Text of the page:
Another arts medal is going to George Lucas, creator of the “Star Wars” franchise, which helped introduce the blockbuster culture that has dominated Hollywood since the 1970s. “Star Wars” represented a break from the cynicism and edgy aesthetics that defined post-Vietnam cinema, instead immersing viewers in a nostalgic “far, far away” world that had more to do with the movie serials and sci-fi adventures of baby boomers’ youths than with the probing self-examination that characterized movies in the years just before “Star Wars.”
Lucas is less well-known for his important contributions to the medium in sound and visual effects technology. With the THX sound system and his Industrial Light & Magic firm, Lucas vastly improved the clarity and precision of image and sound, which audiences now take for granted in theaters and home entertainment systems.
Among the music awardees this year is Allen Toussaint, a songwriter and producer who wove New Orleans’ rich, dense musical history into the R&B, funk and soul of the 1960s and ’70s. He’s an alchemist who took a local sound and made it universal — sparking imitations and echoes in the work of the Rolling Stones, Glen Campbell and scores of hip-hop producers.
Herb Alpert’s A&M Records introduced many Americans to mariachi and Brazilian music, and then went on to make a huge impact on pop music, producing hit albums by Carole King, Cat Stevens, Janet Jackson, the Police and Soundgarden.
Alpert and Toussaint also share a connection: “Whipped Cream,” the title track of Alpert and the Brass’s chart-topping 1965 album, was written by “Naomi Neville,” Toussaint’s pseudonym.
There’s only one Washington-area honoree on this year’s list, an arts medal for the Washington Performing Arts Society. Medals have been given to arts institutions and sponsors before, including Hallmark Cards and Exxon Corporation (both under President Ronald Reagan), the MacDowell artists colony (Clinton), the Interlochen Center for the Arts summer camp (George W. Bush) and the Jacob’s Pillow Dance Festival (Obama).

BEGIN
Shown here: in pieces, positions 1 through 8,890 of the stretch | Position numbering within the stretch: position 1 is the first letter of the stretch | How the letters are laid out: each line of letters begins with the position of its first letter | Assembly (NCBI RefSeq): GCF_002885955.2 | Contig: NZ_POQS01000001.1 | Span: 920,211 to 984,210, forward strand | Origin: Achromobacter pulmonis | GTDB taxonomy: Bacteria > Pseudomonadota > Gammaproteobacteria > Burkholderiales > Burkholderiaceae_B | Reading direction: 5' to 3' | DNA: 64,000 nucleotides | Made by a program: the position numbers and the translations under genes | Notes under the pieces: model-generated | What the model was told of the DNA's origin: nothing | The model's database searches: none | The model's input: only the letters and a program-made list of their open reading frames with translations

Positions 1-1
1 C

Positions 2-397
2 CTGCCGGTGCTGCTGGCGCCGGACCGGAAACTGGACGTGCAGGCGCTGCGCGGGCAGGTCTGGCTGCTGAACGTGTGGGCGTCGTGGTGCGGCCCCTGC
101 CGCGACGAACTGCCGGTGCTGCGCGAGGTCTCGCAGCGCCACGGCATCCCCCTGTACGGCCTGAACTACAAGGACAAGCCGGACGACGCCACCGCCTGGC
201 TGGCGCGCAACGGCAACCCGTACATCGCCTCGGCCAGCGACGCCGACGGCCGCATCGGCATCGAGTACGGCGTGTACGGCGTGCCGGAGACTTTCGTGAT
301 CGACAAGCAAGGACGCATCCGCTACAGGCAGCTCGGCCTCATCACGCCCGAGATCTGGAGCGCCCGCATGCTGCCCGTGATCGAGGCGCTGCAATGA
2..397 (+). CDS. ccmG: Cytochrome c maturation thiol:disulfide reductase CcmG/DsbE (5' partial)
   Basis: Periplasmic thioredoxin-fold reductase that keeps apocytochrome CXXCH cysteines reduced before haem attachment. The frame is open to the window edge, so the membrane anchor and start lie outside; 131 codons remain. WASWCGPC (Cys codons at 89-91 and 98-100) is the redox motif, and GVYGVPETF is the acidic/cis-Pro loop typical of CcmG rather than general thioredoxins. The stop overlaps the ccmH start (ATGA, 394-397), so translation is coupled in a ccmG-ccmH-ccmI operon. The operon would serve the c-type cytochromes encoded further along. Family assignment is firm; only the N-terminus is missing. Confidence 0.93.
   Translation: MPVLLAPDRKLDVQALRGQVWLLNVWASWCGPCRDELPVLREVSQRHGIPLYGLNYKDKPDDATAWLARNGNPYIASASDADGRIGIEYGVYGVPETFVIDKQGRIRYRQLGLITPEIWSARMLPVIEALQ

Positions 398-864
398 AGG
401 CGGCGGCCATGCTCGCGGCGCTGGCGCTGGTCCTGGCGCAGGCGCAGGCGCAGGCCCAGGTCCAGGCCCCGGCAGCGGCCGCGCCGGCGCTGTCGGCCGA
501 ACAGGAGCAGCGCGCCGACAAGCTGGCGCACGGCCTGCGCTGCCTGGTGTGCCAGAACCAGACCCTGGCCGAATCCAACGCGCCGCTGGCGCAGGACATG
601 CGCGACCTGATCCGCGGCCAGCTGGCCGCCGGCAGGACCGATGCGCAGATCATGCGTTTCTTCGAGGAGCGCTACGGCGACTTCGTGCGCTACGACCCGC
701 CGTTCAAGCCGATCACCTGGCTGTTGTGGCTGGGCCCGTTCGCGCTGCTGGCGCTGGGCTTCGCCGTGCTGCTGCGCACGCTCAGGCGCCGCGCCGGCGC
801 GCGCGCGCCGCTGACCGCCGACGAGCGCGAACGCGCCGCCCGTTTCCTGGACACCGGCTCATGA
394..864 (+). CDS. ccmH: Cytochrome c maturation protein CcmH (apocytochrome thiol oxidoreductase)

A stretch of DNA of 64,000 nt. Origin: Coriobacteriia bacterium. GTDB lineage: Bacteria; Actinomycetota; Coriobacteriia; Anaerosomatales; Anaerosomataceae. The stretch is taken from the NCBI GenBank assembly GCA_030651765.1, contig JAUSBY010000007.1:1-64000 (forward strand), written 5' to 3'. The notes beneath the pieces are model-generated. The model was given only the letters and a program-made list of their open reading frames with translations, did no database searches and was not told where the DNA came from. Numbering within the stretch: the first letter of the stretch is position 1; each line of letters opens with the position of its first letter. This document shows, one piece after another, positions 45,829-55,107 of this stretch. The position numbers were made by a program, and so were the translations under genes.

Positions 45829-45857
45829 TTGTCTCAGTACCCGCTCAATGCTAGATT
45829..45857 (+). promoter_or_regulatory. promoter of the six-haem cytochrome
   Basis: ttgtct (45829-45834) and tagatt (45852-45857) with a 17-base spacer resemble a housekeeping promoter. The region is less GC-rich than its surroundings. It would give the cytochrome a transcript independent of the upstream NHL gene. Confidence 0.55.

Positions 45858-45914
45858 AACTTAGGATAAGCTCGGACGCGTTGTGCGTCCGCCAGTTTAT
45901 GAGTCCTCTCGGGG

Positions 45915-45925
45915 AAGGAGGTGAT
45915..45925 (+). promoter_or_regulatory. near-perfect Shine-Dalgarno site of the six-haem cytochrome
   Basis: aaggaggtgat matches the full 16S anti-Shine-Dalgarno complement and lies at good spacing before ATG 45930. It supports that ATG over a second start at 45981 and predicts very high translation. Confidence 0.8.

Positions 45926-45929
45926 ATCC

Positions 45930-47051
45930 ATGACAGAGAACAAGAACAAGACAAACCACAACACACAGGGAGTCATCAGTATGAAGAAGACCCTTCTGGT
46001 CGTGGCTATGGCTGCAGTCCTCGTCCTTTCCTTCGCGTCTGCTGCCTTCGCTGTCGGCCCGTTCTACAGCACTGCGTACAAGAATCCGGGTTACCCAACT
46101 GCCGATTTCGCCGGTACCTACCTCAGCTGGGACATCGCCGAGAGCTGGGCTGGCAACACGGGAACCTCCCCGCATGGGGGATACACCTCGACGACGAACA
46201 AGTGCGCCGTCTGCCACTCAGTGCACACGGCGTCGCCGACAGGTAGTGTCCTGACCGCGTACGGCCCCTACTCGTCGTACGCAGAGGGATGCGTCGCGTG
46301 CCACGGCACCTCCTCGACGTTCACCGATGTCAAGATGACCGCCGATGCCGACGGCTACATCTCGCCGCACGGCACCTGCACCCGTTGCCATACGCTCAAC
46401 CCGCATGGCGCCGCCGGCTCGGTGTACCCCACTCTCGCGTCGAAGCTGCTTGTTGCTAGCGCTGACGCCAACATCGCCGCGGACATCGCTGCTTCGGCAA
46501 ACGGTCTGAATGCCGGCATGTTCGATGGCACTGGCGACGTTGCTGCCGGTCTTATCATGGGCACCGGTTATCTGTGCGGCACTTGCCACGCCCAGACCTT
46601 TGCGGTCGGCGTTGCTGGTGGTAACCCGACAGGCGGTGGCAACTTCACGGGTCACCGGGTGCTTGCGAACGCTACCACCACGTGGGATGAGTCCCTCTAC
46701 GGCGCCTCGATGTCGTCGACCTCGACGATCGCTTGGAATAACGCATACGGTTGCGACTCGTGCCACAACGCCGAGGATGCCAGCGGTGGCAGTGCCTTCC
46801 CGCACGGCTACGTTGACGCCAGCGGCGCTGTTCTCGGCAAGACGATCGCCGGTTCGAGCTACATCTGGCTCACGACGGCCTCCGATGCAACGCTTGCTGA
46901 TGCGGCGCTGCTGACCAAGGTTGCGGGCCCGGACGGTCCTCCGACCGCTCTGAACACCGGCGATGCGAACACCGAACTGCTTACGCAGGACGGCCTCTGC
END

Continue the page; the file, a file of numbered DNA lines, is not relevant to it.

But WPAS gets its award before Carnegie Hall or Lincoln Center, and the honor comes just as the D.C. organization has embarked on a major change of direction, having hired a new leader, Jenny Bilfield. The award reflects the 10-year tenure of her predecessor, Neale Perl, who ramped up WPAS’s educational activities and presented an increasing number of rising artists.
Although this year’s list is weighted heavily toward New York artists and scholars, the medalists do include some regional figures, such as Joan Myers Brown, who has brought African American dance and dancers into the national spotlight by founding Philadanco (the Philadelphia Dance Company) and by supporting black dance artists around the country by creating the International Association of Blacks in Dance and the International Conference of Black Dance Companies.
Honorees often recall their moment in the White House as a career highlight. The poet Donald Hall, who won an arts medal in 2010, cherished his brief embrace with Obama, but noted that “honors inevitably bring on self-doubt. Everyone knows that all medals are rubber.”
For a full list of this year’s medal recipients, visit bit.ly/neamedals
Washington Post critics Ann Hornaday, Sarah Kaufman, Peter Marks, Anne Midgette and Chris Richards contributed to this report.